Northern Ireland’s pro-UK Democratic Unionist Party (DUP) was on Friday set to block the restart of the British province’s new assembly in Belfast, in protest at post-Brexit trade arrangements.
The DUP, which came second in last week’s elections to the Stormont assembly, said it will obstruct the selection of a speaker to the devolved legislature, effectively leaving it unable to function.
Newly elected and returning members of the legislative assembly (MLAs) began sitting at 12:00 pm (1100 GMT) to officially register their membership of the Stormont legislature.
But DUP leader Jeffrey Donaldson announced beforehand that his party would not support the selection of a speaker, to send a “very clear message to the European Union and to our government, that we are serious”.
In its election campaign, the DUP said it would boycott the assembly until the issues it has with trading arrangements, known as the Northern Ireland Protocol, were addressed.
Signed as part the UK’s exit from the European Union, the protocol provides checks on goods heading to Northern Ireland from the British mainland and keeps the province mostly under European trading rules.
Unionists have said that by erecting a trade border in the Irish Sea, the protocol undermines Northern Ireland’s constitutional place in the UK and threatens the 1998 Good Friday Agreement, which ended decades of sectarian violence in Northern Ireland.
“Consensus is the key principle at the heart of the Belfast (Good Friday) Agreement… not a single Unionist MLA elected to this assembly and taking their seats today supports the protocol,” Donaldson said.
“Therefore we look to the (UK) government now… to take the action that is necessary to restore Northern Ireland’s place within the United Kingdom,” he added.
Pro-Ireland Sinn Fein leader Michelle O’Neill said the DUP was “disgracefully holding the public to ransom for their Brexit mess”.
– Ransom –
O’Neill, whose party won the Stormont elections, would be set for nomination as the first nationalist leader in the province’s 101-year history were it not for the DUP boycott.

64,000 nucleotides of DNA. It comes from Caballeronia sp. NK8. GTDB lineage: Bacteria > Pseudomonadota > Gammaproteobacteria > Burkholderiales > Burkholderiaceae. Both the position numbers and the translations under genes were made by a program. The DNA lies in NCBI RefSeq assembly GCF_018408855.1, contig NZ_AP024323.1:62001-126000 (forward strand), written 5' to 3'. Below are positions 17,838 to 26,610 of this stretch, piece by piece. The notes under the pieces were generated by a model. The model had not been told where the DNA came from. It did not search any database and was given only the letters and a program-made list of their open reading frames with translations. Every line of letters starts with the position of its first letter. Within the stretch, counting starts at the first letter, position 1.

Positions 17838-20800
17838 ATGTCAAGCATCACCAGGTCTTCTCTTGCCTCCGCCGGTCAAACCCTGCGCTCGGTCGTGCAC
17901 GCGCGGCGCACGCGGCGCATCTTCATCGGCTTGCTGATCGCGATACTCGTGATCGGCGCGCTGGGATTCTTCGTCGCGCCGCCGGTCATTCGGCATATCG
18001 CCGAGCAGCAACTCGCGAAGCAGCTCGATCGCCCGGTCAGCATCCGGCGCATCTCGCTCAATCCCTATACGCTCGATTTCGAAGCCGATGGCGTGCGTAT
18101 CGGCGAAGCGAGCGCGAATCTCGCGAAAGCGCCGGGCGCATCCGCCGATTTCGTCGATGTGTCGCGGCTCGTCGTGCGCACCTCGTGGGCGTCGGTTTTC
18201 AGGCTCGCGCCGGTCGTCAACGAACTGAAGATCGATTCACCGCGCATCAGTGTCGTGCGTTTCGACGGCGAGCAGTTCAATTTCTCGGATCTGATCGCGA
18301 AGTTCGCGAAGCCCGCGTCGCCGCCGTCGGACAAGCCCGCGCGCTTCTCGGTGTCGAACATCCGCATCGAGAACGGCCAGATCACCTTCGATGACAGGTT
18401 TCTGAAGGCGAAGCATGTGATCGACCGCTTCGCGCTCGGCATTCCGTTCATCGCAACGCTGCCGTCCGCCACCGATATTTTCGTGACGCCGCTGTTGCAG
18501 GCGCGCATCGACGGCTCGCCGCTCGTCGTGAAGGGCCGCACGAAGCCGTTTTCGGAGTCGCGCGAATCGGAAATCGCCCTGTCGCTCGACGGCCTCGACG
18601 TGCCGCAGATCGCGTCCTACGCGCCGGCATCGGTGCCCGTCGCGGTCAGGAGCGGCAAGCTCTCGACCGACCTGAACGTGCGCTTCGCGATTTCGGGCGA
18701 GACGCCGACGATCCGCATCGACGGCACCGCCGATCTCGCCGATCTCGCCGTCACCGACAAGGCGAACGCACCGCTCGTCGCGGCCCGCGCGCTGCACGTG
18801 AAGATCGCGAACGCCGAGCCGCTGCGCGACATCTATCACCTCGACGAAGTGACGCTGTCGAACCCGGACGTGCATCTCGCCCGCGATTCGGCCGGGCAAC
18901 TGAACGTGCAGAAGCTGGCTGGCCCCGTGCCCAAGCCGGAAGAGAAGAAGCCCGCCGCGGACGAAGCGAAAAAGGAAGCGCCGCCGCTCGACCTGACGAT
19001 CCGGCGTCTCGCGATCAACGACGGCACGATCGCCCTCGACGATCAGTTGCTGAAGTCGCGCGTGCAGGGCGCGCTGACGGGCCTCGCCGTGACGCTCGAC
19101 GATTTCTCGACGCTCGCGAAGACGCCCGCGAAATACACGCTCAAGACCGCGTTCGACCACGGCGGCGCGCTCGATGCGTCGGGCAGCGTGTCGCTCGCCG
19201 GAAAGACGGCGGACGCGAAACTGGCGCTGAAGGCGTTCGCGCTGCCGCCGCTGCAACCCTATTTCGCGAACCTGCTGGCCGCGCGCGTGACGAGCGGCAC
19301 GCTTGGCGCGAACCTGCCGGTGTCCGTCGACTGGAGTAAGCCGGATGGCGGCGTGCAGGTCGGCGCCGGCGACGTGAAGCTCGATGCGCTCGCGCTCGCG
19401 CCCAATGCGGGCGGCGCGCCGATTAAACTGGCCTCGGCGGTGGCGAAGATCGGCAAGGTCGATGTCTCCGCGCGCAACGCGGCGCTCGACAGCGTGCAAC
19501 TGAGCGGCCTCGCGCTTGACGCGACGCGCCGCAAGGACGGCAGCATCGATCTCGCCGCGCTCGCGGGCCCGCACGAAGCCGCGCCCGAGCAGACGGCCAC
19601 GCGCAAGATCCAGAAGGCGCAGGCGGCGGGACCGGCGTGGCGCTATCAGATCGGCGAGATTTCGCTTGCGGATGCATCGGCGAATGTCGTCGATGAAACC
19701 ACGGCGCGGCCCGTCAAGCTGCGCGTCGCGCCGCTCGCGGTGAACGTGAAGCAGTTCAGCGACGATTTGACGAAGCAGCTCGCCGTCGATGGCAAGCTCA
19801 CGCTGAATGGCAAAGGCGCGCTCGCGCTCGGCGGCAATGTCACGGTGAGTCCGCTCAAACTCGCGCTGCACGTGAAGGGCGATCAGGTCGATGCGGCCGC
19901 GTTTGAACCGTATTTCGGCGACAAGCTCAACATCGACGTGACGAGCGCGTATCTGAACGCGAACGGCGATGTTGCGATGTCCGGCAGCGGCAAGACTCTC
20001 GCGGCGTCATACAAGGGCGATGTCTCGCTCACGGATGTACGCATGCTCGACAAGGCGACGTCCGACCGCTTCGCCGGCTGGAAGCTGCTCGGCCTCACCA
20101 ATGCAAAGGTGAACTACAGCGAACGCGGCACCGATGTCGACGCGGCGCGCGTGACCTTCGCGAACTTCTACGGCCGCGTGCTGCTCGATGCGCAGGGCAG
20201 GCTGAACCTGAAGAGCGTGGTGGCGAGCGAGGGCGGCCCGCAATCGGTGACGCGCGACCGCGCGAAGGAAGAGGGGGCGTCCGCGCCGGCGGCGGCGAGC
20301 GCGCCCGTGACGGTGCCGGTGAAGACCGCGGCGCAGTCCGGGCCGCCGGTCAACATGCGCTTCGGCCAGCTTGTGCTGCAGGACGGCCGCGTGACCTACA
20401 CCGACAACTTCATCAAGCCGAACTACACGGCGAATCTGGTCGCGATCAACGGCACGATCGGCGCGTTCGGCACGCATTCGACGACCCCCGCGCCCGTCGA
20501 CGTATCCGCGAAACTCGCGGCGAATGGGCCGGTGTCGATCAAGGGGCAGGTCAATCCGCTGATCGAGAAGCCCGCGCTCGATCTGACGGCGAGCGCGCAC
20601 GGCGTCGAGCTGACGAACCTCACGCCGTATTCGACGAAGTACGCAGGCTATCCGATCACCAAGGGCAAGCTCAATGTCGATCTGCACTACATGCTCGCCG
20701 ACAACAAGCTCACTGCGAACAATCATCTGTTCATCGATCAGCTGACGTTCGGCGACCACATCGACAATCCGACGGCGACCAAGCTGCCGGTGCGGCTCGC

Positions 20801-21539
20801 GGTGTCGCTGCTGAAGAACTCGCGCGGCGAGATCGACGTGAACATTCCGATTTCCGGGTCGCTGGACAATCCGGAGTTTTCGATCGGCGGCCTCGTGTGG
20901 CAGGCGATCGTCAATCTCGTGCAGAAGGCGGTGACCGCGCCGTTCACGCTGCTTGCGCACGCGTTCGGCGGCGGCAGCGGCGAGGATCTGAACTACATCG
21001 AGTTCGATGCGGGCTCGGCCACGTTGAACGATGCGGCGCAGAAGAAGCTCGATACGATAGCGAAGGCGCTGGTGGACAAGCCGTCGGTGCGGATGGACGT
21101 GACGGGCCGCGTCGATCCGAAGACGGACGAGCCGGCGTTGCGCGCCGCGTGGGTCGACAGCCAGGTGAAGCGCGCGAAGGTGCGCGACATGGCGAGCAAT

The standoff in Northern Ireland comes as UK Prime Minister Boris Johnson’s government threatens unilateral action to override parts the protocol with legislation next week, putting it on a collision course with the European Union.
According to the UK’s Guardian newspaper, a US congressional delegation is set to arrive in Northern Ireland in a matter of days amid growing international concern over the impasse.
Writing in the Daily Telegraph, Johnson’s former Brexit negotiator David Frost said that though the UK had been right to agree to the protocol in 2020, it “has no option now other than to act unilaterally to disapply part or all of” it.
“There is an imminent threat to our ability to govern Northern Ireland,” Frost added, calling possible EU retaliation on trade tariffs “disproportionate”.
Europe’s chief negotiator on the issue, Maros Sefcovic, on Thursday said unilateral action on the part of London to suspend the protocol “is simply not acceptable”.
“This would undermine trust between the EU and UK as well as compromise our ultimate objective –- to protect the Good Friday (Belfast) Agreement.
“Upholding the rule of law and living up to international obligations is a necessity,” he added.
Jacob Rees-Mogg, London’s minister for Brexit opportunities, told GB News television he believed that Brussels “wants to make the UK feel bad about having left the European Union”.
“That underpins its whole policy and it doesn’t really mind about the consequences of that,” he added.
EU member Ireland’s foreign minister Simon Coveney said any unilateral UK action would be undemocratic as 53 of the 90 MLAs at Stormont supported the protocol.
Should they trigger the protocol’s suspension clause, they “would be deliberately acting in an anti-democratic way” and breach international law.